• Follows CISA guidance in determining what is considered an essential business, with the addition of steam workers in the energy sector.
  • The Governor may add additional sectors to this list.

Michigan 

  • Ordered March 23, 2020.
  • Follows CISA guidance in determining what businesses may continue in-person operations.

Minnesota

  • Ordered March 25, 2020.
  • Defines “Critical Sectors” as including the CISA Guidance and the following:
  • Tribal Governments
  • The Judicial Branch
  • The Executive Branch
  • Executive Constitutional Offices
  • The Legislative Branch
  • Federal Employees
  • National Guard.
  • Faith leaders and workers
  • Education
  • Construction and critical trades
  • Child care providers
  • Hotels, residential facilities and shelters
  • Shelters for displaced individuals.
  • Charitable and social services organizations
  • Legal services
  • Notaries
  • Critical Labor Union Functions
  • Laundry services
  • Animal shelters and veterinarians
  • Real Estate Transactions
  • Essential Supply Stores

Mississippi

Montana

  • Ordered March 26, 2020.
  • Follows CISA guidance in determining what is considered an essential business.

Nevada

  • Ordered April 1, 2020.
  • Includes CISA guidance in the definition of an Essential Licensed Business and the following industries, along with non-retail businesses that implement social distancing safeguards:
  • Healthcare providers
  • Veterinary services
  • Grocery stores
  • Pharmacies
  • Financial institutions
  • Hardware stores
  • Convenience stores
  • Security services
  • Gas stations
  • Construction
  • Mining
  • Manufacturing
  • Infrastructure

New Hampshire

  • Ordered March 26, 2020.
  • Follows CISA guidance in determining what is considered an essential business with some expansions in energy, manufacturing, and human services sectors.
  • The EO allows additional businesses to be added to the list with the approval of the Commissioner of Business and Economic Affairs and the Governor.

New Jersey 

  • Ordered March 21, 2020.
  • Essential businesses are defined as:
  • Grocery stores, farmer’s markets and farms that sell directly to customers, and other food stores, including retailers that offer a varied assortment of foods comparable to what exists at a grocery store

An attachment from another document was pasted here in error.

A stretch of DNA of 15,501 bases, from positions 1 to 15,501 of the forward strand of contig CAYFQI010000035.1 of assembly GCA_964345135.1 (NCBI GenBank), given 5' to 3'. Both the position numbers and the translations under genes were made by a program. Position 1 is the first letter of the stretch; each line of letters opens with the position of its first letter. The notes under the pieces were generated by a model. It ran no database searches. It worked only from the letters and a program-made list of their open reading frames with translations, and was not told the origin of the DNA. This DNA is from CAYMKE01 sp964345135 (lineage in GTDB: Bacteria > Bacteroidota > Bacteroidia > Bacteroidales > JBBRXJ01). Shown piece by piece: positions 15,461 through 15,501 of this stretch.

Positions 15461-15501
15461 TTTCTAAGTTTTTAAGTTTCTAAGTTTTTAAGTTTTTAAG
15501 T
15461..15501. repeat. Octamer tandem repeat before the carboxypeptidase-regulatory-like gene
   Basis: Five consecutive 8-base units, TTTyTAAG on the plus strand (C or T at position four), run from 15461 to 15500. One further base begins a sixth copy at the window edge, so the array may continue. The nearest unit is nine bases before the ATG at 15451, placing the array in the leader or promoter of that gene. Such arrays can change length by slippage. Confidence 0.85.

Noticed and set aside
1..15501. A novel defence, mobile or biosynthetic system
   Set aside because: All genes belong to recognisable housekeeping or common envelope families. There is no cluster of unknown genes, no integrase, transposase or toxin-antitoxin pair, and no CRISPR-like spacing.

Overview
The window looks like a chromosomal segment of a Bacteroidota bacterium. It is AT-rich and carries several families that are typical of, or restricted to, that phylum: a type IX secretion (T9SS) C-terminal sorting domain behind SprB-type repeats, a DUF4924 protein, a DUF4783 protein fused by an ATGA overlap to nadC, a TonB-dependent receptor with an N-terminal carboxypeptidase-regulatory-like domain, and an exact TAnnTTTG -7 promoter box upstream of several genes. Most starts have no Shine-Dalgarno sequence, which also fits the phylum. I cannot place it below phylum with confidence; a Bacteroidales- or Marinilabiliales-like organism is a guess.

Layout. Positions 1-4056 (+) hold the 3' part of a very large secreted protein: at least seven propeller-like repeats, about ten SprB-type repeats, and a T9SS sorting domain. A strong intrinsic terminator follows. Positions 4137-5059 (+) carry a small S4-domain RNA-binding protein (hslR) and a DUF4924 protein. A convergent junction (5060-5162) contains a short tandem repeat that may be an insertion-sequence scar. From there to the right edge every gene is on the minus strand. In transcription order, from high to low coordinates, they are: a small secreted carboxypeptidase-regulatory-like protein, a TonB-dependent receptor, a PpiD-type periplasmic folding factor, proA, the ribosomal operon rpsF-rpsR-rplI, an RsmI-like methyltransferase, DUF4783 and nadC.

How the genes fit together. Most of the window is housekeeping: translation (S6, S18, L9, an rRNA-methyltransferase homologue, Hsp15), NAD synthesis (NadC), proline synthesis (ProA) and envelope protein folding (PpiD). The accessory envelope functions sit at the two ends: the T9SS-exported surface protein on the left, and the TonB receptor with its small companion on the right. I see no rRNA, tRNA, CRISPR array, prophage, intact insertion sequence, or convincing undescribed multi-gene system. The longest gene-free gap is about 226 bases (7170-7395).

• Car dealerships, but only to provide auto maintenance and repair services, and auto mechanics
  • Pharmacies and alternative treatment centers that dispense medicinal marijuana
  • Retail functions of laundromats and dry-cleaning services
  • Stores that principally sell supplies for children under five years old
  • Retail functions of banks and other financial institutions
  • Hardware and home improvement stores
  • Ancillary stores within healthcare facilities
  • Retail functions of printing and office supply shops
  • Retail functions of mail and delivery stores
  • Retail functions of gas stations
  • Medical supply stores
  • Convenience stores
  • Pet stores
  • Liquor stores
  • Mobile phone retail and repair shops (added 3/24)
  • Bicycle shops, but only to provide service and repair (added 3/24)
  • Livestock feed stores (added 3/24)
  • Nurseries and garden centers (added 3/24)
  • Farming equipment stores (added 3/24)
  • Individual appointments to view real estate (added 3/30)
  • Car dealers by online or remote sales (added 3/30)
  • Firearms Retailers by appointment (added 3/30)

New Mexico 

  • Ordered March 23, 2020.
  • The full list of essential businesses, with specific lists per industry, can be found here.
  • Essential businesses are defined as:
  • Healthcare / Public Health
  • Emergency Services
  • Childcare
  • Indigent Care
  • Infrastructure Operations
  • Food and Agriculture
  • Energy
  • Manufacture
  • Defense Research
  • Transportation
  • Service Sector
  • Professional Services
  • Financial Services
  • Media
  • Essential Manufacturing
  • Laboratories and defense and national security-related operations supporting the U.S. government or a contractor to the U.S. government
  • Hardware stores, nurseries and  businesses that generate most of their revenue from the sale of home-improvement goods
  • Laundromats and dry cleaner services
  • Funeral homes, crematoriums and cemeteries
  • Real estate services including brokers, title companies and related services

New York 

  • Ordered March 20, 2020.
  • Updated Guidance, which provides specific examples, identifies essential businesses as including the below sectors:
  • Essential Health Care Operations
  • Essential Manufacturing
  • Essential Infrastructure
  • Essential Services Necessary to Maintain the Safety, Sanitation and Essential Operations of Residences or Other Essential Businesses
  • Vendors that Provide Essential Services or Products, Including Logistics and Technology Support, Child Care and Services
  • Essential Services
  • Essential Retail
  • Construction
  • Defense
  • News Media
  • Financial Institutions
  • Providers of Basic Necessities to Economically Disadvantaged Populations

North Carolina

  • Ordered March 27, 2020.
  • Defines “essential businesses and operations” as including the CISA Guidance and the following:
  • Businesses that meet social distancing requirements
  • Healthcare and Public Health Operations
  • Human Services Operations
  • Essential Infrastructure Operations        
  • Essential Government Operations
  • Restaurants for consumption off-premises
  • Stores that sell groceries and medicine
  • Food, beverage production and agriculture
  • Organizations that provide charitable and social services
  • Manufacture, distribution, and supply chain for critical products and industries
  • Gas stations and businesses needed for transportation
  • Home improvement, hardware and supply stores
  • Educational institutions